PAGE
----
The PMC spokesperson added:
“Structurally, the project has added both committers and grown the
project management committe, and has been having regular meetings
through the last 2 months to improve communication within the team,
and help steer the community. A roadmap has been put together, and
Ubuntu-style time-scheduled releases are planned for 2013 to keep the
good oil flowing.”
However, in assessing the health of Apache CouchDB, we must look at adoption trends, as well as project activity.
Waving or drowning?
Searching mailing list archives using MarkMail indicates that there has been a decline in the number of messages to the developer, user, commits mailing lists in the past 12 months, although with increased activity on the latter since July.
Additionally, figures from Indeed.com suggest that job activity related to CouchDB saw a sharp decline in the early months of the year, although also a recovery in recent months.
However, that activity is perhaps best viewed in the context of a comparison with another major NoSQL project – MongoDB for instance – which reveals that CouchDB job postings have more or less level-off since the start of the year.
We have also been tracking the traction of NoSQL projects via searches of LinkedIn member profiles. The latest figures, due to be published later this week, show that mentions of CouchDB in LinkedIn member profiles grew over 139% between December 2011 and today.
That sounds good, but again must be viewed in the context of the rest of the NoSQL ecosystem. The statistics show that mentions of a selection of other major NoSQL databases grew significantly faster in the same period.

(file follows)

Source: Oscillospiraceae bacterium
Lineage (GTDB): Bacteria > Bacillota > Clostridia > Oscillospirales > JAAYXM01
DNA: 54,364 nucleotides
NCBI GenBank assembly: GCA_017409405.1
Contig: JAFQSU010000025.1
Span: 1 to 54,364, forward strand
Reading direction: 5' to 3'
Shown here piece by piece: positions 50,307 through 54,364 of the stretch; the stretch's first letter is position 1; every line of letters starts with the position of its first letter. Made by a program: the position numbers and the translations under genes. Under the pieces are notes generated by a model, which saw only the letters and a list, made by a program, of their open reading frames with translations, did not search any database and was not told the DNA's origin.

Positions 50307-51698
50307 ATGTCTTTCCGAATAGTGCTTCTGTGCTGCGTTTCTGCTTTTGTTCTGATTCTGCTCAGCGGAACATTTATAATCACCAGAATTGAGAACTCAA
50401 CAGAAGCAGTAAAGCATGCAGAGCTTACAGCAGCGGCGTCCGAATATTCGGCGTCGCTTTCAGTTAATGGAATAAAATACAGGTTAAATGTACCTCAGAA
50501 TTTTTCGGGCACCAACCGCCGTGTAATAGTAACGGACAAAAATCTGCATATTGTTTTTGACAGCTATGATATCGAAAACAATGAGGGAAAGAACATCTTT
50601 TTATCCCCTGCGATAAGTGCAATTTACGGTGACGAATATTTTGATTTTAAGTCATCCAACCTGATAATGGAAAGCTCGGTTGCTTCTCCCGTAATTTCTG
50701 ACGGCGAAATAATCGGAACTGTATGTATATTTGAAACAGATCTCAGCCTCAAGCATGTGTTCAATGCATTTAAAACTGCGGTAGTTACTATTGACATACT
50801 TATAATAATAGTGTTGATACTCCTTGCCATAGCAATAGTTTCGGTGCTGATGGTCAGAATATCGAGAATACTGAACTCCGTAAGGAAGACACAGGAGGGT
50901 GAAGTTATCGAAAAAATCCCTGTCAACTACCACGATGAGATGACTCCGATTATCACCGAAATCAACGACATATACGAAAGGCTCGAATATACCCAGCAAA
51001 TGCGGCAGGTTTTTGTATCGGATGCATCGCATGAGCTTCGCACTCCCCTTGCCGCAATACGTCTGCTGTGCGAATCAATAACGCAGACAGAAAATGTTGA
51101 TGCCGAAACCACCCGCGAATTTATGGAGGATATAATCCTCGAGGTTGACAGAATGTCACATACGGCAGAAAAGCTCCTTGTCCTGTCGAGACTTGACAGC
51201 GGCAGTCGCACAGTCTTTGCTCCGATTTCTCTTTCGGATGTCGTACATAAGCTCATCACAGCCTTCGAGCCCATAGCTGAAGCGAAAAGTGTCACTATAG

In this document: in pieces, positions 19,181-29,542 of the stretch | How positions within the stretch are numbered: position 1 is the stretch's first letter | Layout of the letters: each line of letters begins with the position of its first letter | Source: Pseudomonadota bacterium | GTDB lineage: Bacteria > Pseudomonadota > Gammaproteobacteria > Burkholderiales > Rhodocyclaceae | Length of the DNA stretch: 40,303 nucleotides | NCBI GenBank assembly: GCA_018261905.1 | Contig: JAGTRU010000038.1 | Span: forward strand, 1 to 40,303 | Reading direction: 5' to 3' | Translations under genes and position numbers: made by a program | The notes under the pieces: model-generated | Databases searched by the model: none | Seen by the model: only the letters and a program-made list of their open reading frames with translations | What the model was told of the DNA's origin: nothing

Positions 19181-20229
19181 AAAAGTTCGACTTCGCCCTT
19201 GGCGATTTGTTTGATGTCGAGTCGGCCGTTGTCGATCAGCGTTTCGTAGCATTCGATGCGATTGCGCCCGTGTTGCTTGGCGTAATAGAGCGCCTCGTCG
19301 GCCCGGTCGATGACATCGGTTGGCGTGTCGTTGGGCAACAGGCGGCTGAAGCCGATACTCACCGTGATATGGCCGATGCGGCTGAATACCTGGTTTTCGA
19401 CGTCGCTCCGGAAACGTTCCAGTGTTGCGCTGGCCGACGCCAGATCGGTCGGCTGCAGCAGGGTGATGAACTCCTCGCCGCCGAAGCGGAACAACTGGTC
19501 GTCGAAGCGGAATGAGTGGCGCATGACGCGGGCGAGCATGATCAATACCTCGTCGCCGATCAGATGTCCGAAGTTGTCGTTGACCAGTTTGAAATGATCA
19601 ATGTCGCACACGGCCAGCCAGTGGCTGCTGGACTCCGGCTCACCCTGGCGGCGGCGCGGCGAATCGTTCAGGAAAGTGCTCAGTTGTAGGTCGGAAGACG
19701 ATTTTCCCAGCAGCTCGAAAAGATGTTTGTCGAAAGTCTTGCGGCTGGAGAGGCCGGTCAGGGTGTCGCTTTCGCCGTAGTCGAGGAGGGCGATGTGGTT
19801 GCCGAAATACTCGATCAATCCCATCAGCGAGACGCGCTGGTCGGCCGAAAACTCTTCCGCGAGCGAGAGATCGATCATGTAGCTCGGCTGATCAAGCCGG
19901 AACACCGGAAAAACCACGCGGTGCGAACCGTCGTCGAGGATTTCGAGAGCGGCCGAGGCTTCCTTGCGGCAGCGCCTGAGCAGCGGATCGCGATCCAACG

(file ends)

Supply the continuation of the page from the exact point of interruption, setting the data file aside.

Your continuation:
So what are we to make of all the evidence. Clearly the Apache CouchDB project will survive, and the lack of updates in 2012 is not a major concern, although the level of interest in the project is not growing as fast as other NoSQL technologies. My personal gut feel is that Apache CouchDB has the potential to become the PostgreSQL of the NoSQL generation: a solid, mature projects with a large community of developers and ecosystem of associated vendors that is often over-shadowed by more commercially-oriented alternatives but has a loyal and committed user-base.
Key to this comparison bearing up on longterm scrutiny will be the ability of the Apache CouchDB project to increase and maintain the level of development so that the Lines of code chart, above, better resembles that of PostgreSQL, below:
The comparison with PostgreSQL is also apt given the departure from the project of its creator. While many people do know the origins of the PostgreSQL project given that the original project leader is one of the most famous database experts in the world, I am sure a lot of PostgreSQL users wouldn’t know or care whether the project’s creator continued to be involved. Similarly, Katz’s departure from Apache CouchDB, while undoubtedly a short-term challenge, appears not to have had a significant impact on the project’s ongoing development.